Hartford Public Library Continues “Feeding the Dragon” with Screening of New Documentary About the Play – Hartford Courant

“Feeding the Dragon,” a play that helped forge a stronger bond between Hartford Stage and the Hartford Public Library five years ago, has inspired a new documentary that is showing locally.

When Sharon Washington’s play “Feeding the Dragon” premiered at Hartford Stage in 2017, it fostered a new relationship between theater and library. The Hartford Public Library began holding book exhibits in the Hartford Stage Lobby, books that explored the themes of the plays performed there. The library also started a program where tickets for the Hartford Stage could be “borrowed” for free with a library card.

The solo piece is based on Washington’s own childhood experiences growing up in a library where his father was the on-site caretaker who shoveled coal into the building’s furnace. “Feeding the Dragon” had premiered a year earlier in Pittsburgh but had been extensively reworked for its Hartford broadcast. After Hartford Stage, the show shifted to an off-Broadway run and was made into an audio play for the Audible Originals series.

Now “Feeding the Dragon” has led to a documentary, “When My Sleeping Dragon Woke.” The film is directed and produced by Washington’s husband, Chuck Schultz, and covers both the life stories that inspired the play and the play’s journey from workshops and regional runs to success in New York and beyond. of the.

“When My Sleeping Dragon Woke” gets a local screening Monday at 7:30 p.m. at Cinestudios on the campus of Trinity College in Hartford. The screening will be followed by a discussion with Washington and Schultz. Also on the agenda: Hartford Public Library CEO Bridget E. Quinn and Hartford Stage Artistic Director Melia Bensussen. The library and the theater are co-sponsors of the screening with CT Humanities.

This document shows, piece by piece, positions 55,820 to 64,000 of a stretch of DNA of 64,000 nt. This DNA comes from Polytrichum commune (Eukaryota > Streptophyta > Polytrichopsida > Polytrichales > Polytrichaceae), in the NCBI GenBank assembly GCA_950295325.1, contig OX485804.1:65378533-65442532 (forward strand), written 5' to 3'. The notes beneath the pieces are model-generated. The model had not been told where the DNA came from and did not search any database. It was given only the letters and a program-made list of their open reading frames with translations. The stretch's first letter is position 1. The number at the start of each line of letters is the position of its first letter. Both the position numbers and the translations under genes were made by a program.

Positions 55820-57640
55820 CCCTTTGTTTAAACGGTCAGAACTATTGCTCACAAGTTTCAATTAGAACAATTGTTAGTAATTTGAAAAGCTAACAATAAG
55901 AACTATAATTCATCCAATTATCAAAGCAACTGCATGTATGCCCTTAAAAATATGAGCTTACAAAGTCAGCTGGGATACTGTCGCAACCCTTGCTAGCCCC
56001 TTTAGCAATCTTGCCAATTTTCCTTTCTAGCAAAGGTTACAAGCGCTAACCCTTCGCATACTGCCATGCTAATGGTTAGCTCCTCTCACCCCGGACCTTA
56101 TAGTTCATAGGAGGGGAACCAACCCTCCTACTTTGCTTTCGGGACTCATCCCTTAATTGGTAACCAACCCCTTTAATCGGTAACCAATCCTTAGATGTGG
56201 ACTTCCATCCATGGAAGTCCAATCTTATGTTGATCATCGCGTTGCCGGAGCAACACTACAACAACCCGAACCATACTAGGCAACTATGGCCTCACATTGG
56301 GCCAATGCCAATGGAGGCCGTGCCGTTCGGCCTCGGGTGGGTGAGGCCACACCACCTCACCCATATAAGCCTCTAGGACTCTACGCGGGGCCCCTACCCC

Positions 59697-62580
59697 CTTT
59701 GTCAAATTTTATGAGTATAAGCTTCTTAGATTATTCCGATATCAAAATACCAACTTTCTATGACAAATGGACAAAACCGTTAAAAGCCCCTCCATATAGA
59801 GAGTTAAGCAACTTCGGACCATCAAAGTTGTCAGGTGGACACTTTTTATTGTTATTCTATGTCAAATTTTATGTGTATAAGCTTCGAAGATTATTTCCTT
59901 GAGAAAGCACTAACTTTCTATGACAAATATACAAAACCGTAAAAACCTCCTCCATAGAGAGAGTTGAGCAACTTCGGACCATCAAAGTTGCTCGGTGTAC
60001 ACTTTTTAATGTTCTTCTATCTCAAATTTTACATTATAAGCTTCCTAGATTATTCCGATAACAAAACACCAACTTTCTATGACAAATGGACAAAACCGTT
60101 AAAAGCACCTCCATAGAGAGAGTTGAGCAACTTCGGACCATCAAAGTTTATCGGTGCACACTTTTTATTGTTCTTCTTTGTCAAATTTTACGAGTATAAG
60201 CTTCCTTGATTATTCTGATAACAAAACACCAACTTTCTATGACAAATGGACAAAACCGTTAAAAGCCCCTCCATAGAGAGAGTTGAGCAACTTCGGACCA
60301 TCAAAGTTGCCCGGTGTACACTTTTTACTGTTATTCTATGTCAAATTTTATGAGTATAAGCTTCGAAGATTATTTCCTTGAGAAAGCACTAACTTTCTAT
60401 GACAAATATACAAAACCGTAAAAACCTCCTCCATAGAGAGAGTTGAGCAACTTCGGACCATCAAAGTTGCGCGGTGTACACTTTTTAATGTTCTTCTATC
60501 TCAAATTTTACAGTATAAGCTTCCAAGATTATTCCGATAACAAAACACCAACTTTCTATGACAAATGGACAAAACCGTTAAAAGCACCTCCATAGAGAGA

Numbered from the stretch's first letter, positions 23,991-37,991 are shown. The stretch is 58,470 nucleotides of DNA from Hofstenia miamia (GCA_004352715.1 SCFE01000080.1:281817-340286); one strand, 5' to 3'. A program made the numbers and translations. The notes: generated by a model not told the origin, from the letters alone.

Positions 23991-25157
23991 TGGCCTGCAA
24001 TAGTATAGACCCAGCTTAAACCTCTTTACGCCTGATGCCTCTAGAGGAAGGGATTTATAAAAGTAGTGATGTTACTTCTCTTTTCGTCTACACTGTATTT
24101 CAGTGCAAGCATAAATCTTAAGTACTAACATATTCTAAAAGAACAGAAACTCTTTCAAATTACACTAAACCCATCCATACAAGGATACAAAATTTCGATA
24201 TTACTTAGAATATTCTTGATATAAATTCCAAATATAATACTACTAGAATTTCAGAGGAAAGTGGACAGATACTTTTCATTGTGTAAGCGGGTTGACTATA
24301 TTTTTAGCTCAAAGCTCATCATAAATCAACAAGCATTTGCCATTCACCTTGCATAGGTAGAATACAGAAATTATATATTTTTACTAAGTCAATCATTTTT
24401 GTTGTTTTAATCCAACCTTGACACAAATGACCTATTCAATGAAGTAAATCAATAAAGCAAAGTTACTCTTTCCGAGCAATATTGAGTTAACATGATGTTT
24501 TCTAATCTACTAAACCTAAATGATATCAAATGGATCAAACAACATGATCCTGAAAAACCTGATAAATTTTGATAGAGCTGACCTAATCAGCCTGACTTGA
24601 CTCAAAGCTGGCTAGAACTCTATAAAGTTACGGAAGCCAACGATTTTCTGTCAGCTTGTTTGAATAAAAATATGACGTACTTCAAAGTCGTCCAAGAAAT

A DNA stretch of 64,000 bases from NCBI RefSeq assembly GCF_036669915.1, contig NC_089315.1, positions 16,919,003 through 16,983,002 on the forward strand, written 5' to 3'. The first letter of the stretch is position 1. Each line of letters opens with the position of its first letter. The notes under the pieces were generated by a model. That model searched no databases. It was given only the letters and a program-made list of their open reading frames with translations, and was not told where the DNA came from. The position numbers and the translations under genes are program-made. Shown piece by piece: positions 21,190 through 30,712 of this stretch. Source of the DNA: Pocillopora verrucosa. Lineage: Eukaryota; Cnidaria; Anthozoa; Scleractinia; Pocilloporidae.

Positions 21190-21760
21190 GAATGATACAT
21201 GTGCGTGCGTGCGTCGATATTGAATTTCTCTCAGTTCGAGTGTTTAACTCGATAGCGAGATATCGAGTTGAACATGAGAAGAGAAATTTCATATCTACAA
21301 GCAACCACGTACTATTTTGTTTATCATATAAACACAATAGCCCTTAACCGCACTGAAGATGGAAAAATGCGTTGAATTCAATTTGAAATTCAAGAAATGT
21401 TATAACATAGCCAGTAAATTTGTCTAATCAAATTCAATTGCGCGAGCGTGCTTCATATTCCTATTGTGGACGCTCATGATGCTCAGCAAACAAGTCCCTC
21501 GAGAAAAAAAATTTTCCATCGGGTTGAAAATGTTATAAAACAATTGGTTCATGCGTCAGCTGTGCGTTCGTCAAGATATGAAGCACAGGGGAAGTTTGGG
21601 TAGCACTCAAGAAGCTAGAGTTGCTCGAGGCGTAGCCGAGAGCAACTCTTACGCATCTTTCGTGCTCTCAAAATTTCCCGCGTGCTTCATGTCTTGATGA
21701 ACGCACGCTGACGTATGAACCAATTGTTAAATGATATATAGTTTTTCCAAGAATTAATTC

Our picks of activities and places to visit this weekend

Hartford’s screening takes place just a day after the film’s world premiere at the Heartland International Film Festival in Indianapolis.

The documentary mixes footage of Washington at some of the locations discussed in the play with black-and-white photos of her parents and other loved ones, as well as animated illustrations of her as a child exploring the library. Long sections of the script are recited.

“When My Sleeping Dragon Awakes” shows Washington reading an early draft of his play to staffers at the Public Theater in New York. It has both Washington and Schultz commenting on the differences between acting and writing. Washington explains how the City Theater of Pittsburgh — then run by Tracy Brigden, a former associate artistic director of Hartford Stage who also ran TheaterWorks and other Connecticut theaters — accepted the play for production even before the playwright had written his end.

There are long sections of the film showing discussions of the play with City Theater staff members as well as Maria Mileaf, who directed the play in its Pittsburgh, Hartford and New York incarnations. During the rehearsal process, Washington is so anxious about the project that she nearly cancels it. With timely advice and guidance from a few theater friends, she perseveres. “When My Sleeping Dragon Woke” ends with snapshots of Washington as she took her play to Hartford and New York and some updates on her mom and dad, key characters in the drama.

“Sharon and I are thrilled to return to Hartford, which originally launched us on this creative journey with ‘Feeding The Dragon,'” Schultz said in a statement promoting the screening. “It’s important that we bring ‘When My Sleeping Dragon Woke “and its message of belief and perseverance to communities, organizations, and educational institutions where it can have the greatest impact.”

“When My Sleeping Dragon Woke” will screen Monday at 7:30 p.m. at Cinestudio, on the campus of Trinity College at 300 Summit St., Hartford. An exchange follows the screening. Free. cinestudio.org.

Christopher Arnott can be reached at [email protected].